“As I got to know him better, I would disagree with him and the things he believed and said. He’s very honest,” she said. “He is who he is, and I adored him. He also liked the fact that I was very open, even though I’m Chinese. Chinese people are supposed to be very diplomatic and calm. Well, I’m not.”
The dramatic and emotional side of her personality—which she attributes to her upbringing in Brazil after moving from Shanghai—has gotten Ms. Jokel far in her filmmaking career. She is unafraid to ask the provocative questions. And she had plenty for Mr. Rivers—from his personal and professional life to some of his more questionable artistic choices, such as interviewing his two adolescent daughters, naked or topless, about puberty on-camera.
“The film on Larry is not just him as a painter, but about him the person,” she said. “As an artist. As a musician. As a father. As a husband. As a lover. As a friend. As a writer. It’s all in it. Because we were already close friends, he was very open with me. He can be very this and that, but I think lots of people misunderstand him. He always comes on strong, but in the end, he’s okay. There’s a side to him very few people know.”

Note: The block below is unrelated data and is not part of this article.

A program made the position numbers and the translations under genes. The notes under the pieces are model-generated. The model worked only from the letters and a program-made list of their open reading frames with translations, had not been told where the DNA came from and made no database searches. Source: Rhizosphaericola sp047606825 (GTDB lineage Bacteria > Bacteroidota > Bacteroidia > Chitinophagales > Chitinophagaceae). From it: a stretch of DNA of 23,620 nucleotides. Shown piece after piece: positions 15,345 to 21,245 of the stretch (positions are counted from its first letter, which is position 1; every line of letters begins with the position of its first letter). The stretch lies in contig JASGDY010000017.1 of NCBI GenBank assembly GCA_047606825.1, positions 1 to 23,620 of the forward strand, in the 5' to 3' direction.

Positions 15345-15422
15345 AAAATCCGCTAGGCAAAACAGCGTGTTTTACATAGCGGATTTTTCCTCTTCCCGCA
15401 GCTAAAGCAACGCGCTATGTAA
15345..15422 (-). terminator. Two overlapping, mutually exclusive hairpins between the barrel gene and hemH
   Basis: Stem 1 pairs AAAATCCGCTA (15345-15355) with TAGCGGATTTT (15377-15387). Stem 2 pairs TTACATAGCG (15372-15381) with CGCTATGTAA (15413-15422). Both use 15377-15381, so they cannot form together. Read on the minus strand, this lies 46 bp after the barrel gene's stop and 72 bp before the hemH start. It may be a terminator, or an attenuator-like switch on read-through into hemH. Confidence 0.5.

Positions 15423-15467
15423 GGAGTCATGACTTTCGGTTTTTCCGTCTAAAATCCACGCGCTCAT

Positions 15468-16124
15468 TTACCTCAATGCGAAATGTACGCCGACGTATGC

He never belonged to the abstract expressionists or the pop artists. He did what he wanted on his own time—including touching up his sideburns with a dark pencil—regardless of his predecessors or art history, Ms. Jokel said, carving his own niche from his studio in Southampton. Outside, he installed a pair of 16-foot-high fiberglass legs—irritating neighbors and amusing friends who passed under them to get inside.
“I was filming him in front of the legs and he said, ‘You know, these legs are great because I would always know when people go by my house. They always screech to a stop when they see them,’” Ms. Jokel said. “He has a wonderful sense of humor, that’s for sure.”
They wrapped filming on “Larry Rivers Public & Private” in May 1993, the same month Ms. Jokel’s father fell ill in Brazil. He died soon after, leaving a grieving daughter to do what she does best: pour herself into her work. The documentary film was finished four months later.